What's Trending in the Retail Industry in 2013
Happy New Year. Now get cracking: We outline challenges for 2013 and offer up some predictions
As mobile adoption and video consumption soars, retailers are looking for ways to get in on the action. "Shoppable media," meaning video or print vehicles that encourage customers to immediately purchase products using various technologies, will become an increasingly popular way to do that .
Juicy Couture, Target and Asos have all promoted shoppable video in recent months. Target 's CMO, Jeff Jones, recently told Ad Age that he believes that 's the direction video is going, citing the brand's recent "Falling for You" shoppable series, a three-part romantic comedy featuring Kristen Bell and 110 products across the retailer's home, beauty and fashion categories.
Experimentation with QR codes and text-to-buy functions also continue. This holiday season, Target 's TV ads encouraged shoppers to text to buy toys featured in one spot, for example.
Once the stuff of fantasy, the store of the future is fast becoming reality. Retailers of all stripes will continue to add tablets, digital signage and oversize, interactive panels to their locations in the coming year. Walmart is testing "Scan and Go," a checkout system that would allow shoppers to skip checkout lines by using their mobile phone to scan items and pay at self-serve kiosks. JC Penney is just one of many retailers that have added kiosks featuring interactive maps and the ability to purchase products not available in store. Kohl's will soon complete a nationwide rollout of e-signs, which allow it to easily change prices on items remotely. And RFID, the much-heralded tracking technology, is being deployed in new and interesting ways. New Balance and L.L. Bean, for example, are using the tags to launch product-related video when a consumer picks up a shoe from a display.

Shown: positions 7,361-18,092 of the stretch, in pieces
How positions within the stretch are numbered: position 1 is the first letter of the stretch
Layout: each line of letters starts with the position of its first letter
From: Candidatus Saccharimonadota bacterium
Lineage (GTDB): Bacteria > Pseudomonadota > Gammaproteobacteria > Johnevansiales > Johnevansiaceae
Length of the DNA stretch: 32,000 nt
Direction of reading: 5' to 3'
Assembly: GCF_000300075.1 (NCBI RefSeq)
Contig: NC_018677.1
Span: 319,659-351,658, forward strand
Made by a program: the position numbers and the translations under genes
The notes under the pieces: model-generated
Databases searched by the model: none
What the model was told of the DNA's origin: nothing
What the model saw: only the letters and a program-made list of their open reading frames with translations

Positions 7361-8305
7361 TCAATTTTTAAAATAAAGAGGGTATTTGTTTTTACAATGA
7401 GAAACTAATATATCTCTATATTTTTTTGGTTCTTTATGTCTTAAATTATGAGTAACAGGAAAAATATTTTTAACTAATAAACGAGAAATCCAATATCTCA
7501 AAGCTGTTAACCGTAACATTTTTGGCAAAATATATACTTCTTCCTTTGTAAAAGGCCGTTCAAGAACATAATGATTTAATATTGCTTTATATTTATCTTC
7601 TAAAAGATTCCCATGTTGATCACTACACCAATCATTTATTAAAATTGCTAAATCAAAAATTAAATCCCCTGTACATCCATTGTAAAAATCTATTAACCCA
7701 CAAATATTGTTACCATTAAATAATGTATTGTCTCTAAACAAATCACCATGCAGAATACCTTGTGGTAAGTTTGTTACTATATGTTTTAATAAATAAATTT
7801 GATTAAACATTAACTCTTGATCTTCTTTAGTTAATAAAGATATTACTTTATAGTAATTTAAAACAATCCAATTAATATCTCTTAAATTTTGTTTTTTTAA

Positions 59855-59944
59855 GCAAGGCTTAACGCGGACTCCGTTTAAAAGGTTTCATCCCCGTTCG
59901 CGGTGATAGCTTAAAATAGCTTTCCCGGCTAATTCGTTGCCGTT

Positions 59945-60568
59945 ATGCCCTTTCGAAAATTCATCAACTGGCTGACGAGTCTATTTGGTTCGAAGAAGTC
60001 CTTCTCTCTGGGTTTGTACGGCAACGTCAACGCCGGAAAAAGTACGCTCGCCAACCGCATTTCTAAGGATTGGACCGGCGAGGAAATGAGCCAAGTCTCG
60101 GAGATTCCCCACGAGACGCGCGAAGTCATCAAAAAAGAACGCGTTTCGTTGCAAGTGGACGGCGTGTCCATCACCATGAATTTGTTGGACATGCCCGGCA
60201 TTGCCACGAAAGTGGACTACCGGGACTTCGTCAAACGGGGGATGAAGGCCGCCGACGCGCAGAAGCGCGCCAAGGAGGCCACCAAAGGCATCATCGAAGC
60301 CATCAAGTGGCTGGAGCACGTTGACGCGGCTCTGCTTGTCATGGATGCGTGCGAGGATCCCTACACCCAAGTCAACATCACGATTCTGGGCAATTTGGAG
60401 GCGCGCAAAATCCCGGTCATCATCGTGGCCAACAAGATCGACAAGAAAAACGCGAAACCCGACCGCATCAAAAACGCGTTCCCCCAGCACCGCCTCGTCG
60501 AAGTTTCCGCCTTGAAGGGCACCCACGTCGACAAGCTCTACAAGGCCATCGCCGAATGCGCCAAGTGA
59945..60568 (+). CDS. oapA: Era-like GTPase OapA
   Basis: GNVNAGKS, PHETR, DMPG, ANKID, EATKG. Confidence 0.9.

The grass is always greener
The idea of combining the ease of online shopping with the brick-and-mortar experience isn't lost on pure internet players. Giants such as eBay and Etsy are testing temporary stores. And formerly online only brands like Piperlime, a division of Gap Inc., and Bonobos have both opened bricks-and-mortar shops.
By opening physical stores, these online players are welcoming showrooming, the idea that shoppers will browse in store and then buy online. Though retailers like Target have bemoaned the impact of showrooming, it's an opportunity for e-commerce players to showcase their products while carrying less inventory, hiring fewer salespeople and investing less in real estate.
As much as consumers crave the convenience of online shopping, there are still times when they'd like to step into a physical location to try on a pair of shoes or pants. And despite the fact that e-commerce is booming, 90% of sales still happen in bricks-and-mortar locations.